Hey there, time traveller!
This article was published 29/1/2010 (2306 days ago), so information in it may no longer be current.
After dismissing his 10th-seeded opponent 6-2, 6-3, 6-2 Friday night, Federer looked toward the final and the last obstacle between him and a fourth Australian Open title -- Andy Murray.
Murray, as the Scotsman is incessantly reminded, will be trying to end a long drought for British men at Grand Slam tournaments when he takes the court Sunday night.
"I know he'd like to win the first for British tennis since, what is it 150,000 years?" Federer cracked during his courtside interview. "The poor guy who has to go through those moments over and over again."
Reminded later that the dry spell extended only 74 years, Federer smiled.
"Oh," he said. "I missed it by a little bit."
The last British man to win a major was Fred Perry in 1936. Murray, who beat Marin Cilic in his semifinal a night earlier, is the first British man in the Open era to reach two Grand Slam finals and the first Brit to make it to a championship match in Australia since John Lloyd in 1977.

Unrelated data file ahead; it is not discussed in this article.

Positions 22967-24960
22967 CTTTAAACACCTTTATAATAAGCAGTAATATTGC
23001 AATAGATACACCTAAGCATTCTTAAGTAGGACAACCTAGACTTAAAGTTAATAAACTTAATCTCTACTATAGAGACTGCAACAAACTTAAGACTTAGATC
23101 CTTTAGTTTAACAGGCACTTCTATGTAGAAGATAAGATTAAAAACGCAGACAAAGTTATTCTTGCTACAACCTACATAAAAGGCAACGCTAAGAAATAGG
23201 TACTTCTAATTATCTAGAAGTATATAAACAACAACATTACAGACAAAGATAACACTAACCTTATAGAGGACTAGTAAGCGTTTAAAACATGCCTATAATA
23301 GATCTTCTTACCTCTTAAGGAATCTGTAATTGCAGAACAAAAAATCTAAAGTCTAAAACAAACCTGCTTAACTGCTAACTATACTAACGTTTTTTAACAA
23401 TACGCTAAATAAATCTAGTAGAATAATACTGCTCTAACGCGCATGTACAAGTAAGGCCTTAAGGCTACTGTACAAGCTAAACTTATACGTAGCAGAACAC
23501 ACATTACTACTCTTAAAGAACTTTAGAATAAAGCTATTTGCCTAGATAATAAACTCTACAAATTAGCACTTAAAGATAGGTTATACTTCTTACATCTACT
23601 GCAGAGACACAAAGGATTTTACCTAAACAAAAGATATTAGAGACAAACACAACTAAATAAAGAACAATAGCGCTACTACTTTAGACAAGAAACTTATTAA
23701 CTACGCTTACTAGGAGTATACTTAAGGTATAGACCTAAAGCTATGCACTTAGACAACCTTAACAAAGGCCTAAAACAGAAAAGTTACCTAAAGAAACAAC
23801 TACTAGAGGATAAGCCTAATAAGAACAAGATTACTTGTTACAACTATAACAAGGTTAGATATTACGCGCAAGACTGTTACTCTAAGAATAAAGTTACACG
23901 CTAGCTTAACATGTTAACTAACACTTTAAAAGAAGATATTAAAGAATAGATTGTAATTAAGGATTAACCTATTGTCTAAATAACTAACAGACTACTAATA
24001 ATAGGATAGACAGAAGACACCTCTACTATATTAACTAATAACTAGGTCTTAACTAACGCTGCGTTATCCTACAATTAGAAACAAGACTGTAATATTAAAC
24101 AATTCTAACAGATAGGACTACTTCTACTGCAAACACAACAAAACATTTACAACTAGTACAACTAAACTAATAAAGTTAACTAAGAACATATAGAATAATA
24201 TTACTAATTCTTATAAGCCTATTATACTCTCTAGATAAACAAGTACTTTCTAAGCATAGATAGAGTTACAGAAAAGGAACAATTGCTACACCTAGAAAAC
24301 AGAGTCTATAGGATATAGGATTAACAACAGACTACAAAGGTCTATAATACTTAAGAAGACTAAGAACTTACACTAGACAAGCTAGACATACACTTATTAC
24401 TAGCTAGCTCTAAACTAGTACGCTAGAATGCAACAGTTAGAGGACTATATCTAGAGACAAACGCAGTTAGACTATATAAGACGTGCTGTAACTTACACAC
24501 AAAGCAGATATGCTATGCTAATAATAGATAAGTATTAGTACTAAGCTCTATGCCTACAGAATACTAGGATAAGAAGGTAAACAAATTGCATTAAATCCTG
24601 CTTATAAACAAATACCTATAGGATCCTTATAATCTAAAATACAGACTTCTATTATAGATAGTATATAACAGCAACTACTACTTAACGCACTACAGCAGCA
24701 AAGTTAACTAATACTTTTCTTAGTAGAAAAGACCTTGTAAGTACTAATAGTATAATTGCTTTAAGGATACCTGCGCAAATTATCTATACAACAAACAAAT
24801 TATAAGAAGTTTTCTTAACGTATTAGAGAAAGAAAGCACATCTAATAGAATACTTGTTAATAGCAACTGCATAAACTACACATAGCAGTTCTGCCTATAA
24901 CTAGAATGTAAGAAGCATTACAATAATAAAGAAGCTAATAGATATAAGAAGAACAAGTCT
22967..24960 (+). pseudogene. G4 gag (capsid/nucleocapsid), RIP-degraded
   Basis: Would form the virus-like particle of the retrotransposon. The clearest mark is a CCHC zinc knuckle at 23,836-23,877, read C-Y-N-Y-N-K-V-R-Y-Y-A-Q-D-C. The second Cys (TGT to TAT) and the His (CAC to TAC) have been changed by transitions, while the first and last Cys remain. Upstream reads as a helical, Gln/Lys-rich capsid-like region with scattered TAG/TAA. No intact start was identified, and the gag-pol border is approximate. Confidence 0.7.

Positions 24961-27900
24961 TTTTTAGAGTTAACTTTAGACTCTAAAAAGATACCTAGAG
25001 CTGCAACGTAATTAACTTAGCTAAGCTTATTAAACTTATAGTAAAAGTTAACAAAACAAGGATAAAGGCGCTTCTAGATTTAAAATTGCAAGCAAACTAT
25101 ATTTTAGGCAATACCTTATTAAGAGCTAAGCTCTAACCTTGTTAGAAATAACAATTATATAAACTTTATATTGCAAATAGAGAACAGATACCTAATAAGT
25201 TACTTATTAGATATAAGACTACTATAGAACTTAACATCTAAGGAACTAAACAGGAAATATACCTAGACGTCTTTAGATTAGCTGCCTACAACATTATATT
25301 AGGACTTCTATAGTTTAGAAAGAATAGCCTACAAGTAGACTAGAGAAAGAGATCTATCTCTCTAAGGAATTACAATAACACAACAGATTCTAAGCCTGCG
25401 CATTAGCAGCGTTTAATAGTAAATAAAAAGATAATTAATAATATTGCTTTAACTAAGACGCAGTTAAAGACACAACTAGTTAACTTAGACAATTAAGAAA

"He's got a lot of expectations... The pressure's going to be tough, so we'll see how he handles it," Federer said. "I'll make sure I'll make it as tough as possible."
Federer was asked if he could imagine being in the same position as Murray -- carrying the hopes of an entire country long denied.
"You could be one of those nations that never had a Grand Slam champion, you know," he said. "No, I mean, it's just funny because that's the question he probably gets asked quite a bit. Wouldn't be surprised if he's a bit fed up by it. I think he's done really well, handling the pressure and considering the media in England... he's done great."
Toronto's Daniel Nestor and Serbian partner Nenad Zimonjic will play in today's men's doubles final, where they'll face the top-seeded brothers Bob and Mike Bryan.
Federer, winner of a record 15 majors, will be playing in his 22nd Grand Slam final. He was relaxed as ever at Rod Laver Arena in dispatching Tsonga in 1 1/2 hours. Tsonga offered glimpses of sporadic brilliance, but he was no match for the sublime play of Federer.
Murray can take solace in this statistic: He leads Federer 6-4 in career head-to-heads. But the top-ranked Swiss has won the last two.
-- The Associated Press